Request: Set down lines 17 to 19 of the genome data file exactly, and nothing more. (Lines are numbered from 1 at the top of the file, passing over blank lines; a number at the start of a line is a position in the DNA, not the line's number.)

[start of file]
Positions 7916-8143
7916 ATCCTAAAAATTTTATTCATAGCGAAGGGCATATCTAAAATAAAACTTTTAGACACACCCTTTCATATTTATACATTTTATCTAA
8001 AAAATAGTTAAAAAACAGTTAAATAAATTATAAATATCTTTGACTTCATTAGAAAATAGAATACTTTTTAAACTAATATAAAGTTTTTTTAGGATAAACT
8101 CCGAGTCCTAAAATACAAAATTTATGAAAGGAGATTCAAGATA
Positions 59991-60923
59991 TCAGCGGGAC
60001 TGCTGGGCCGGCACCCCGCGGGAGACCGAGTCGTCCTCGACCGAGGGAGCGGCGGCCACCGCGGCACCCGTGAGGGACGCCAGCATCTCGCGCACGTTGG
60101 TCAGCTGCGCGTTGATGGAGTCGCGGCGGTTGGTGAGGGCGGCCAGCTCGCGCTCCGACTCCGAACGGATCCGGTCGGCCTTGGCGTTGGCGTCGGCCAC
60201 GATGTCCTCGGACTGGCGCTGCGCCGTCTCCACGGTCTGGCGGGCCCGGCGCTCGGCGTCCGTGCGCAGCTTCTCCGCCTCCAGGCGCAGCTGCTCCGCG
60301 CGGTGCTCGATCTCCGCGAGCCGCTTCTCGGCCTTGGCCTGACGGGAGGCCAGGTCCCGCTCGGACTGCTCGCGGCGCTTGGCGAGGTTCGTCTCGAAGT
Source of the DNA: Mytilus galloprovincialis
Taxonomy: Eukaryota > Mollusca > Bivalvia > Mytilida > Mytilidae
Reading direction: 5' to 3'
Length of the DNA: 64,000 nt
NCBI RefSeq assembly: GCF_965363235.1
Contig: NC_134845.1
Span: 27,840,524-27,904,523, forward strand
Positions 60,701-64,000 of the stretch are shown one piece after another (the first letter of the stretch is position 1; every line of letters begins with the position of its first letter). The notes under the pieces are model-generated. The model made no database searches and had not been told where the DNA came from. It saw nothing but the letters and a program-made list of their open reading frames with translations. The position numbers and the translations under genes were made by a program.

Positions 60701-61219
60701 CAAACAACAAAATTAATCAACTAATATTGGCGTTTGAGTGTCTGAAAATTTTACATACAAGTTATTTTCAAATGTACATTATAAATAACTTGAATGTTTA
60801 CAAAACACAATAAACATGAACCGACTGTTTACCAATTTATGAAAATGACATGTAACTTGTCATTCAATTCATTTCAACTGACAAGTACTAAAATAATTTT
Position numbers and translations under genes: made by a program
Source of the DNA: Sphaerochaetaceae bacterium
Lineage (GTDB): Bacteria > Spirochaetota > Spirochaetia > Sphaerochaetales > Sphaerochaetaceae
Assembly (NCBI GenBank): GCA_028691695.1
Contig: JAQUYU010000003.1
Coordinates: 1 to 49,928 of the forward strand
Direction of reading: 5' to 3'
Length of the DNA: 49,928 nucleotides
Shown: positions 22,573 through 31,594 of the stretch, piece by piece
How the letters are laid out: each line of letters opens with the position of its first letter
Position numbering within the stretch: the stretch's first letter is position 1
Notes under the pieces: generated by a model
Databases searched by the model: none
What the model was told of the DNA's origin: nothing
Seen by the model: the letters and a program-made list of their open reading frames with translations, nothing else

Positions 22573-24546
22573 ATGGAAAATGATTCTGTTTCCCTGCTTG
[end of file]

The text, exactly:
Span: 27,840,524-27,904,523, forward strand
Positions 60,701-64,000 of the stretch are shown one piece after another (the first letter of the stretch is position 1; every line of letters begins with the position of its first letter). The notes under the pieces are model-generated. The model made no database searches and had not been told where the DNA came from. It saw nothing but the letters and a program-made list of their open reading frames with translations. The position numbers and the translations under genes were made by a program.

Positions 60701-61219